The United Nations has blasted Australia's Indigenous incarceration rates and its failure to reach its own Close the Gap targets in a scathing review of the treatment of Australia's first peoples.
The findings come as United Nations Special Rapporteur Victoria Tauli-Corpuz completed her 15-day national tour of Indigenous communities, organisations and juvenile detention centres.
Tauli-Corpuz said "the most disturbing thing" she saw during her visit was the hopelessness of the Aboriginal and Torres Strait Islander children in juvenile detention.
I've spoken to somebody who was arrested because he stole a [piece of] fruit."
"Many of them have been there four times -- one was there 17 times, going back and forth," she said of the children she met at Townsville's Cleveland Youth Detention Centre.
"They don't think they have any future because many of them are going to be arrested again and then by the time they become adults then they will be convicted to serve long-term sentences in jail."
Despite only making up 2 percent of the population, over one quarter of prisoners are Indigenous, and that number is rising. In the Northern Territory, Indigenous people make up 83 per cent of the adult prison population.
Children as young as 12 years old or younger were entering this cycle of incarceration for extremely minor offences, the Special Rapporteur said.
"I've spoken to somebody who was arrested because he stole a [piece of] fruit. And another one who was sleeping in the trash bin and that was the reason they were arrested," Tauli-Corpuz said.
"They are essentially being punished for being poor and in most cases, prison will only aggravate the cycle of violence, poverty and crime."
She wants the funds currently spent on locking these children up to go into early intervention and rehabilitation programs.
The United Nations has previously recommended that the criminal age of responsibility in Australia be raised from 10 to 12 years old.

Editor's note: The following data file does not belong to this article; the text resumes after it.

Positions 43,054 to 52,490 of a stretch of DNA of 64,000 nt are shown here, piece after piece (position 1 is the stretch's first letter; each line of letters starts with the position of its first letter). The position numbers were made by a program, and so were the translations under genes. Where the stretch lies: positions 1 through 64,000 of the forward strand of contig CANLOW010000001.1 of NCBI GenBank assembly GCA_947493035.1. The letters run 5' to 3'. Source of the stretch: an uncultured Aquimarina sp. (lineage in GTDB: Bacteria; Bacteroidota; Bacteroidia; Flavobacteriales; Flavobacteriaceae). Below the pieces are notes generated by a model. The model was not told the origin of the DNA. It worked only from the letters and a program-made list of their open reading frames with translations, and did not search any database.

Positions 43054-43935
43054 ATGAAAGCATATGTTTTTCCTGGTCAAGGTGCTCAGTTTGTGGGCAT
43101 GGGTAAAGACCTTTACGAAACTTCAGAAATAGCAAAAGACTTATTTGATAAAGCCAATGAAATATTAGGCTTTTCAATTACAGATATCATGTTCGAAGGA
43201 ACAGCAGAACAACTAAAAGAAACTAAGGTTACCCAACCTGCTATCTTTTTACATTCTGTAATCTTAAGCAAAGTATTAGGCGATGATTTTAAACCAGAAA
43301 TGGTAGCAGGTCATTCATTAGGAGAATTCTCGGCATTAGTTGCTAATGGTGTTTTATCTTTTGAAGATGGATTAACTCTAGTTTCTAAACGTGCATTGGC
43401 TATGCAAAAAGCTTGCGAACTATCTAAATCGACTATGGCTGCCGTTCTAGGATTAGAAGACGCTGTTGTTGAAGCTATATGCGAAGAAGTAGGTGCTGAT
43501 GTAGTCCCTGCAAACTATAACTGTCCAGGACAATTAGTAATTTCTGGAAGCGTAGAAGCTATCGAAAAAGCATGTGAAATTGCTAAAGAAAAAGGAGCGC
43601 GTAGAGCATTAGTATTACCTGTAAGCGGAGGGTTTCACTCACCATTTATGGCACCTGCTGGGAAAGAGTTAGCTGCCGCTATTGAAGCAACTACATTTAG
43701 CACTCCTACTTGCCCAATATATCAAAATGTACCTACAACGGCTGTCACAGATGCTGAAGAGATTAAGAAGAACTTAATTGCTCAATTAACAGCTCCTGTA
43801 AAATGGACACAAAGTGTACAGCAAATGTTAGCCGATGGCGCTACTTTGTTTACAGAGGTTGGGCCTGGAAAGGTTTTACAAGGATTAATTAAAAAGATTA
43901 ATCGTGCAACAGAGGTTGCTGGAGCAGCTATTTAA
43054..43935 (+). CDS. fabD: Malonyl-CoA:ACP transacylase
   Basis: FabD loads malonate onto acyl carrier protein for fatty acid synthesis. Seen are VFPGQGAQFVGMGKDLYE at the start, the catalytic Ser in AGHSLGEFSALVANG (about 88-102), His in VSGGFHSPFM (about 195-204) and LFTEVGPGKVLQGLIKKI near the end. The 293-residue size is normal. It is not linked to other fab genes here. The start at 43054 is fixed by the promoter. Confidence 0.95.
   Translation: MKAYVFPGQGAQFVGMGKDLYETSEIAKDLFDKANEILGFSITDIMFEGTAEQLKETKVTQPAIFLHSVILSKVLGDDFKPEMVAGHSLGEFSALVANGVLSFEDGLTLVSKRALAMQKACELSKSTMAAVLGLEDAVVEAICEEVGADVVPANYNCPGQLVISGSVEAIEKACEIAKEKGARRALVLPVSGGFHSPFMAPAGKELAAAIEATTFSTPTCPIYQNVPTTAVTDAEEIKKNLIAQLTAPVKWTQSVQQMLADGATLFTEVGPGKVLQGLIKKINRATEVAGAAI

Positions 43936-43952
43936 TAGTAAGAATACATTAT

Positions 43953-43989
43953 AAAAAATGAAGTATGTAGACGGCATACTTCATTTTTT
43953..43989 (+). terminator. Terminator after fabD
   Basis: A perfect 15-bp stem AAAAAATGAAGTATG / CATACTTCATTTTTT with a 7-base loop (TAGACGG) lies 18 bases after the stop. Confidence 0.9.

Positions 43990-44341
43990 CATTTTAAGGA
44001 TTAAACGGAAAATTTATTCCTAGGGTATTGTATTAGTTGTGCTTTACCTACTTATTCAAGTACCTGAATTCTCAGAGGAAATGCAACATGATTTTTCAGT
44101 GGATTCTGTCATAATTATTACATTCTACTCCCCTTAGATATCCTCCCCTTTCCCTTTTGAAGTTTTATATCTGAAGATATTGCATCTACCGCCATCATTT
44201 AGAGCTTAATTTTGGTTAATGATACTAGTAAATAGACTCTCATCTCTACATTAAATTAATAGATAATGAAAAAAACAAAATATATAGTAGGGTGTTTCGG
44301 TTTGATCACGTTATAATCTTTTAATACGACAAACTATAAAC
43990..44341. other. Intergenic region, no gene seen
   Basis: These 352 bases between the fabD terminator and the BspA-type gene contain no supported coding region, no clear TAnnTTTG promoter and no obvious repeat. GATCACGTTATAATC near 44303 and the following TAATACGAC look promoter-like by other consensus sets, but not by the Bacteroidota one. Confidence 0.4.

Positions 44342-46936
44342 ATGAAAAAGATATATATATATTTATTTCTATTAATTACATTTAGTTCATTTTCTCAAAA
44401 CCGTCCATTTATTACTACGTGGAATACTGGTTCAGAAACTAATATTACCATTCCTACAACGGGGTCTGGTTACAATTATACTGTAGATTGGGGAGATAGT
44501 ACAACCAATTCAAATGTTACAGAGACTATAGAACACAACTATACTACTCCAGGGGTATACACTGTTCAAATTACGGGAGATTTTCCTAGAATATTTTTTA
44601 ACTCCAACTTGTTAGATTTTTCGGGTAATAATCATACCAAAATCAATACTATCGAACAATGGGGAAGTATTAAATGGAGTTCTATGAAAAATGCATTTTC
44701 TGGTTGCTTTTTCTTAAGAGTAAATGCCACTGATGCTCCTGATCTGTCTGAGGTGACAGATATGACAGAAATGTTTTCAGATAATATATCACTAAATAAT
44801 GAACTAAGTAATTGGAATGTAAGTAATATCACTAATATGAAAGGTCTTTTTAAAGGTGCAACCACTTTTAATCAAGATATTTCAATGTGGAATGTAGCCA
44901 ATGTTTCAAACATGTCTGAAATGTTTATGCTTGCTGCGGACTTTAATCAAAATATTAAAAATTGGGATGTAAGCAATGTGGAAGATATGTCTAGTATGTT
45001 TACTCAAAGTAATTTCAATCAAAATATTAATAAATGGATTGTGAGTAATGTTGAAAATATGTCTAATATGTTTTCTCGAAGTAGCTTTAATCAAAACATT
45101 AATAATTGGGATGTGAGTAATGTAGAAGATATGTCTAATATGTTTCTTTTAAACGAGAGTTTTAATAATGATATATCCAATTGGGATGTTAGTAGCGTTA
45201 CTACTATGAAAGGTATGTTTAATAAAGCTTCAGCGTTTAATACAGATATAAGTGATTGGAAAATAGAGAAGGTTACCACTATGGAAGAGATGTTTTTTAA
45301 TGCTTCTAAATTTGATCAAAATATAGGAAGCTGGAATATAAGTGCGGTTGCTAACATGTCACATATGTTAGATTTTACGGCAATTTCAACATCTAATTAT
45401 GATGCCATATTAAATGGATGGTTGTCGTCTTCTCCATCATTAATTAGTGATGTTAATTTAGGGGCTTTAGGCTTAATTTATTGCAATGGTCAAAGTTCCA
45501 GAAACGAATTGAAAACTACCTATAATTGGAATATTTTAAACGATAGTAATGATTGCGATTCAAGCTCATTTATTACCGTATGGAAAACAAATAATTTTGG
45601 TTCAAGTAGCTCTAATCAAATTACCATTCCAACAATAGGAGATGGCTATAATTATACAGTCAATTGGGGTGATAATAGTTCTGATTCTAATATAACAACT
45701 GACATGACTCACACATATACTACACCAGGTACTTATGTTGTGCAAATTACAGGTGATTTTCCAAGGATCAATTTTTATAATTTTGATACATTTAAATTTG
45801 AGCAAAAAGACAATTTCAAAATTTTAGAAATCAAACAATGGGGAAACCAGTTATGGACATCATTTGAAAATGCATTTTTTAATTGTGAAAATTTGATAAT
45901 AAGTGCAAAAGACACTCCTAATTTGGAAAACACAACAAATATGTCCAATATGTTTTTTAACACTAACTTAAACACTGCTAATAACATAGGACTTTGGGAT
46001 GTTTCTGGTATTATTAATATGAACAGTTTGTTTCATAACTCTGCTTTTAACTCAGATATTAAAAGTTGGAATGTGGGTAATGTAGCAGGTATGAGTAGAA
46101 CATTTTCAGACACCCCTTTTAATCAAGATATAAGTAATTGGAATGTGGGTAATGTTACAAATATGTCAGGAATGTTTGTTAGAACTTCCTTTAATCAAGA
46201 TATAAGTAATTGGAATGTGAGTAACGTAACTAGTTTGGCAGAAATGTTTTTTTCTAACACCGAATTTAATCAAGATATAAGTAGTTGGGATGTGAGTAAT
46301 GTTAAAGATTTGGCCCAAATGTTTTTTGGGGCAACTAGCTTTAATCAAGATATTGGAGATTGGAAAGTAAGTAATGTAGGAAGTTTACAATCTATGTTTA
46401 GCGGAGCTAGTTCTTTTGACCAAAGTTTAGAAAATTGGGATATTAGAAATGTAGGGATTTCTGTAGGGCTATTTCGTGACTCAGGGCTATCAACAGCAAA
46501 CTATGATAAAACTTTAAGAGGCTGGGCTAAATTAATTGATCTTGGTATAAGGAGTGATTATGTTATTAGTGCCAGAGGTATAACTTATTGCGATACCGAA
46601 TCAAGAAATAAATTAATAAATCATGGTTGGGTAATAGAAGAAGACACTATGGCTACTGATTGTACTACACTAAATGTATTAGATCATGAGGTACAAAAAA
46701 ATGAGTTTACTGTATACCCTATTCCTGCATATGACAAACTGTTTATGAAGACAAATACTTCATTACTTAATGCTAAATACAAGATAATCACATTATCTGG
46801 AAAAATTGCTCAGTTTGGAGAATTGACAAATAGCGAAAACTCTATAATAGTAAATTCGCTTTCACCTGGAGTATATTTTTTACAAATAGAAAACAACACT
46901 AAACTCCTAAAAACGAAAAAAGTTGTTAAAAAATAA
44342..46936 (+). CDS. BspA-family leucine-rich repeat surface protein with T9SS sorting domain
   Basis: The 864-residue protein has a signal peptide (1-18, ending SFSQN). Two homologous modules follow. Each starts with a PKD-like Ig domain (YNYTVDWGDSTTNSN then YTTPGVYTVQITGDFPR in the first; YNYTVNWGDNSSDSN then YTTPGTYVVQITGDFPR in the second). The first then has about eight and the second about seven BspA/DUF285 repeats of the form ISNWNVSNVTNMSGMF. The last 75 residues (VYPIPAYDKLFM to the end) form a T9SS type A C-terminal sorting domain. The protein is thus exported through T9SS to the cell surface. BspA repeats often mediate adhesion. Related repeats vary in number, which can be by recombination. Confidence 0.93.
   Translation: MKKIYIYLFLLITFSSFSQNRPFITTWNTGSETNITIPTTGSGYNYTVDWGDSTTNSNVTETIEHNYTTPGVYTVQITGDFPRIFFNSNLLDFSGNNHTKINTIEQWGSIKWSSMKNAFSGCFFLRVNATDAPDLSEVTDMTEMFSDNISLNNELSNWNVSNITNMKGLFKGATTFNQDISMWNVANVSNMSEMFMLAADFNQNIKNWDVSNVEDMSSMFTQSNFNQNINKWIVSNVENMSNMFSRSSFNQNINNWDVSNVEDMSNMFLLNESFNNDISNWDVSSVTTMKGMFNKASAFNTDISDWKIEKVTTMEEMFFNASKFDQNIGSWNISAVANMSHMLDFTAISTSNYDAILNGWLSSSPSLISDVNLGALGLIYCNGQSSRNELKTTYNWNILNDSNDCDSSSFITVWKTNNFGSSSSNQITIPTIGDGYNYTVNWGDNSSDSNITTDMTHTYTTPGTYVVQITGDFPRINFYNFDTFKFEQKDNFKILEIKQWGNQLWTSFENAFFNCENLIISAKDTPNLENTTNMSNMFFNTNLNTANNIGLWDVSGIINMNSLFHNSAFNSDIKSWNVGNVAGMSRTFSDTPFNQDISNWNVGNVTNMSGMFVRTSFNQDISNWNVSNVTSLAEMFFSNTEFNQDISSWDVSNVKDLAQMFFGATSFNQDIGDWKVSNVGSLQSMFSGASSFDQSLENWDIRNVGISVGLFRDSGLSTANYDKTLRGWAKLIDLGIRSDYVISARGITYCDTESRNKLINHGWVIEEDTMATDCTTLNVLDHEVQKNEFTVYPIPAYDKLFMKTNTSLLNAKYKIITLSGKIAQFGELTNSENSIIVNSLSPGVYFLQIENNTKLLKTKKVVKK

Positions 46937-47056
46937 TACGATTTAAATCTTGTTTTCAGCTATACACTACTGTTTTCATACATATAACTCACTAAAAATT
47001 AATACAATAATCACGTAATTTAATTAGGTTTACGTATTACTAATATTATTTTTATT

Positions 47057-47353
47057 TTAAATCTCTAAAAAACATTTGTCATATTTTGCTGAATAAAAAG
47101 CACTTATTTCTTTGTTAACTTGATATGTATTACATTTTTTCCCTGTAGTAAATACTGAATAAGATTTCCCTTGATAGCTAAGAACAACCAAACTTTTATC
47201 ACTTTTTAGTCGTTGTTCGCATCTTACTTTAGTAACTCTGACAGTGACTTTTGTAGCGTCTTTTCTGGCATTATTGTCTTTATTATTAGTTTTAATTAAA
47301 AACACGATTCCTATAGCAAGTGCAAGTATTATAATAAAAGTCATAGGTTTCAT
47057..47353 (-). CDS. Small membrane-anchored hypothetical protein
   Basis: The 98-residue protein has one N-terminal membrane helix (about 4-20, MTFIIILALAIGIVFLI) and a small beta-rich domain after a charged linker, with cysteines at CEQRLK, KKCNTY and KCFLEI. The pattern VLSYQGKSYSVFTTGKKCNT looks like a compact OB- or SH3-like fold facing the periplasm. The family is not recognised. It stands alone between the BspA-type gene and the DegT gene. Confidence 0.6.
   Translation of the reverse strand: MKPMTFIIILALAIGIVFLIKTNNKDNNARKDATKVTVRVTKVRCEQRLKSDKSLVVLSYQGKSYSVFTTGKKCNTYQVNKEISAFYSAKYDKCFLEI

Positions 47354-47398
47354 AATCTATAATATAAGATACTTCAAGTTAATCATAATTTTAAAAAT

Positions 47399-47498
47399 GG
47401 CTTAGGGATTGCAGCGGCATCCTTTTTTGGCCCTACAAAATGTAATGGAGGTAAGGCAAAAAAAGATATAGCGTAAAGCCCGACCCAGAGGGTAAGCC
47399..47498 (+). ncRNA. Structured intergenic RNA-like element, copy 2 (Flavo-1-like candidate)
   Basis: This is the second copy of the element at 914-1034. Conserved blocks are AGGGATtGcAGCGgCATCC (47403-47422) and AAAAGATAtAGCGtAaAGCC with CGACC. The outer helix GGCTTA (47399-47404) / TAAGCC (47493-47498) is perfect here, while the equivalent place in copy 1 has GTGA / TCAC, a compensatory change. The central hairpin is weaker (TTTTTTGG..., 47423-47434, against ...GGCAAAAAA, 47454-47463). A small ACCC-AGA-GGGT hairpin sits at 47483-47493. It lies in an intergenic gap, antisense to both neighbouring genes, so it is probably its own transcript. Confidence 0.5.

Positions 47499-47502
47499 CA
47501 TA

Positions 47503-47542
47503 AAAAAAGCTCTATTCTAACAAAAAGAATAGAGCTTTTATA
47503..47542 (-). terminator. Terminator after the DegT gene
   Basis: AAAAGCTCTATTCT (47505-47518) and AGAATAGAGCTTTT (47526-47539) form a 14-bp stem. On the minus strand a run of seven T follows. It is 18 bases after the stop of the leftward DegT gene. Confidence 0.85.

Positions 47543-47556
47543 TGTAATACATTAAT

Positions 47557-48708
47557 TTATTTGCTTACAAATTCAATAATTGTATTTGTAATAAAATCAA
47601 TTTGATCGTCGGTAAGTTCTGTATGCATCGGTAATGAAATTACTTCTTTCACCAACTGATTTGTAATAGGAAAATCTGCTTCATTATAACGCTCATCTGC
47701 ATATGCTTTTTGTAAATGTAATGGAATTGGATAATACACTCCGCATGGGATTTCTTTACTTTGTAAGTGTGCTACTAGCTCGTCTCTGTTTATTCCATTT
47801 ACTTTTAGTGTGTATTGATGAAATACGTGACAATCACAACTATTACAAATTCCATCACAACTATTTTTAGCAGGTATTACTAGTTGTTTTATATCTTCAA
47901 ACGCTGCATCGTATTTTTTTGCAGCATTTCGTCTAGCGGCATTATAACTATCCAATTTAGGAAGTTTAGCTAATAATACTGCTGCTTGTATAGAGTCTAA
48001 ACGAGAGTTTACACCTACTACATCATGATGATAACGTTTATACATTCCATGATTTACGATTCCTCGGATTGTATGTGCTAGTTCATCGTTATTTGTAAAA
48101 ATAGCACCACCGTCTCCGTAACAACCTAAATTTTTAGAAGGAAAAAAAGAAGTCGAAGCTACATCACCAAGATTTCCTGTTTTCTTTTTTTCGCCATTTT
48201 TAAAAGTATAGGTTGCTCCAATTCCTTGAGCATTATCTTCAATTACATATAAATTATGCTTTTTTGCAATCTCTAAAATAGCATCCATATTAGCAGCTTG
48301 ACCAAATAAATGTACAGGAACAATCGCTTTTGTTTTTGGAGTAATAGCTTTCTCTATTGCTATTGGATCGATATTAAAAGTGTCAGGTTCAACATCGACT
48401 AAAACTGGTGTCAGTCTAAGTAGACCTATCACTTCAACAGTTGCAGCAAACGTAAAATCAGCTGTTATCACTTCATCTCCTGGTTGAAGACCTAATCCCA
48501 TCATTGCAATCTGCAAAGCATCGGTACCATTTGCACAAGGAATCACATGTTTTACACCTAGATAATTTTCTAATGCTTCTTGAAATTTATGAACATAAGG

The United Nations has also criticised the Australian Government's defunding of grassroots organisations within Indigenous communities in recent years, including services for women escaping domestic violence.
Tauli-Corpez cited the lack of support for the National Congress of Australia's First Peoples -- an Indigenous advocacy body -- as an example of the Government's failure to provide self-determination to Indigenous Australians.
Australia became a signatory to the UN's Declaration of the Rights of Indigenous Peoples in 2009, but is failing to live up to the conditions of the declaration, Tauli-Corpez said.
Australia needs to "substantially address" its treatment of Indigenous people for its bid to join the UN Human Rights Council to be successful, the Special Rapporteur said.
Australia has been pushing to join the Council for the 2018-2020 term.
"Before [Australia] can enter, I hope to hear that they will have serious commitments in terms of funding the National Congress [of Australia's First People], restoring funding to the Indigenous peoples and removing the conditions they are enforcing when they are providing funds," Tauli-Corpuz said.
Tauli-Corpez also said she was "appalled" at the run-down and over-crowded conditions some Indigenous Australians were living in.
"There are some houses that don't even have toilets," she said of Indigenous settlements she visited in Darwin. "There are many families in one house."
"This is really so dismal considering how rich Australia is."
Indigenous Affairs Minister Nigel Scullion thanked Tauli-Corpez for her initial findings, but said that her descriptions does not reflect "the vast majority of First People in Australia".
"The vast majority of First People in Australia are engaging in their communities just like people in the wider community," Senator Scullion said in a statement.
"They have jobs, they're attending school and undertaking further training -- and despite public perception, are not involved with the criminal justice system."
Scullion also cited some inaccuracies in Tauli-Corpez's initial findings around funding that she had agreed to address before releasing her final report.
It isn't the first time that the United Nations has accused Australia of failing to live up to its human rights obligations.
Its multiple scathing reports into the Australian Government's treatment of asylum seekers have made headlines around the world and damaged Australia's international reputation as a place of equality and freedom.
Most recently, in October last year the United Nations slammed the "inhuman and degrading" treatment of asylum seekers on Manus Island and Nauru, citing physical, sexual and psychological abuse of children among the atrocities to which Australia was turning a blind eye.
In 2015, the UN's Special Rapporteur on Torture Juan Mendez submitted a report saying the conditions on Nauru and Manus amounted to torture.